By contrast, as shown in FIG. 8, if and when the outputs of the respective D flip-fops DFF1-DFF64 of the shift register SR are inputted to the AND gates A1-A64 and the AND gates A1-A64 are controlled by the control pulse CTRL which is reversed in phase with respect to the clock pulse CK, as shown in FIG. 10 (M)-FIG. 10 (P), the analog switches SW1-SW64 are turned-on or -off at a timing that is shifted with respect to the clock pulse CK by 1/2 of a time interval of the clock pulse CK. Therefore, in accordance with FIG. 8 embodiment, as shown by oblique hatch lines in FIG. 10 (Q), the noises being generated at the leading edge and the trailing edge of the relay pulse shown in FIG. 10 (H) become distinguishable in time from the signal voltage which is obtained from the analog switches SW1-SW64. Therefore, if and when the signal voltage as shown in FIG. 10 (Q) is given to the peak-holding circuit 34 (FIG. 3), since the peak-holding circuit 34 is performed a peak-holding operation in synchronous with the clock pulse CK, such noise component does not appear on the video signal, as shown in FIG. 10 (R). Therefore, in accordance with FIG. 8 embodiment, a problem that the noise components due to the relay pulse are superposed on the video signal can be also solved effectively.

In addition, in FIG. 8 embodiment, the analog switches SW1-SW64 are turned-on or -off by the control pulse CTRL which is shifted by 1/2 phase with respect to the clock pulse CK. Therefore, it is possible to reduce over-shooting noises which are generated in synchronism with a leading edge and a trailing edge of the clock pulse CK in a spike form. Therefore, in this case, it is not necessary to use additional components such as a low-pass filter for eliminating the over-shooting noise, and therefore, there is an advantage that it is possible to simplify a processing circuit for processing a video signal.

In addition, a shifted amount between the clock pulse CK and the timing when the analog switches SW1-SW64 are turned-on or -off may be suitably and arbitrarily selected and designed.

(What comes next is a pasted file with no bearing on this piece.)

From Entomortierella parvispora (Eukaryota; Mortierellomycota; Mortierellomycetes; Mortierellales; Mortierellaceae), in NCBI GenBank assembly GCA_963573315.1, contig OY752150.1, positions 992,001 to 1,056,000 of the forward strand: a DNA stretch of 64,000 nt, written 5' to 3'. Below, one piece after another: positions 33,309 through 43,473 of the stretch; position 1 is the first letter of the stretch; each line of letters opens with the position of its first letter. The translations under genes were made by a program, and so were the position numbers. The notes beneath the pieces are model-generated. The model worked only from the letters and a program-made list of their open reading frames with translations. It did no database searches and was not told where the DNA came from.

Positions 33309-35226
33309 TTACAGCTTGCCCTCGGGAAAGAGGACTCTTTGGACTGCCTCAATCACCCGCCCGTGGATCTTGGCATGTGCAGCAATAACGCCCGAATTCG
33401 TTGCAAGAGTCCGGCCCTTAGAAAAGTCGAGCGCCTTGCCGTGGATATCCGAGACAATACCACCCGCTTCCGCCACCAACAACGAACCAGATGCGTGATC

In addition, in FIG. 8 embodiment, as a relay pulse, the outputs of the D flip-flop DFF64 which constitutes the shift register SR are utilized. Therefore, when the sensor array 20 is rapidly scanned, a cross-talk noise is, in some cases, generated on the signal line 28 in the vicinity of the relay pulse line 30 (FIG. 2). More specifically, as shown by reference characters Nl and N2 in FIG. 12 (F), cross-talk noises are generated at a leading edge and a trailing edge of the relay pulse shown in FIG. 12 (C), and therefore, a video signal being outputted from the peak-holding circuit 34 (FIG. 3) is, in some cases, changed as shown in FIG. 12 (G).

On the assumption that a scanning rate (a rate for sending a video signal of one line) of the sensor array 20 is one millisecond, in order to completely form signals of the photodiodes P1-P1728 for such a time period, it is necessary to set a period of the clock pulse CK as approximately 0.5 microseconds. At this time, if a resistance value of the load resistor 44 is 1K ohms, for example, a signal voltage is outputted before the cross-talk noise has not been sufficiently decayed.

Therefore, the video signal from the peak-holding circuit 34 is affected by the cross-talk noise. In order to solve such a problem, FIG. 13 embodiment is provided.

In the FIG. 13 embodiment, in comparison with the shift register SR of FIG. 8 embodiment, a shift register SR' included in each of the integrated circuits IC1-IC27 is modified. More specifically, in FIG. 13 embodiment, the shift register SR' includes sixty-four (64) D flip-flops DFF2-DFF65, and the D flip-flop DFF1 at the first stage in FIG. 9 is substituted with an RS flip-flop RSFF2. Then, a data input Din is applied to a set input S of the RS flip-flop RSFF2 of the integrated circuit IC1 at the first stage. As set inputs of the RS flip-flops RSFF2 of the remaining integrated circuits IC2-IC27, relay pulses from the integrated circuits at the preceding stages are applied thereto. The output of the D flip-flop DFF2 shown in FIG. 9 is applied to a reset input R of the RS flip-flop RSFF2, and an output Q of the RS flip-flop RSFF2 is substituted for the output of the D flip-flop DFF1 and applied to the one input of the AND gate Al. The output of the RS flip-flop RSFF2 is also applied to the data input of the D flip-flop DFF2 shown in FIG. 9.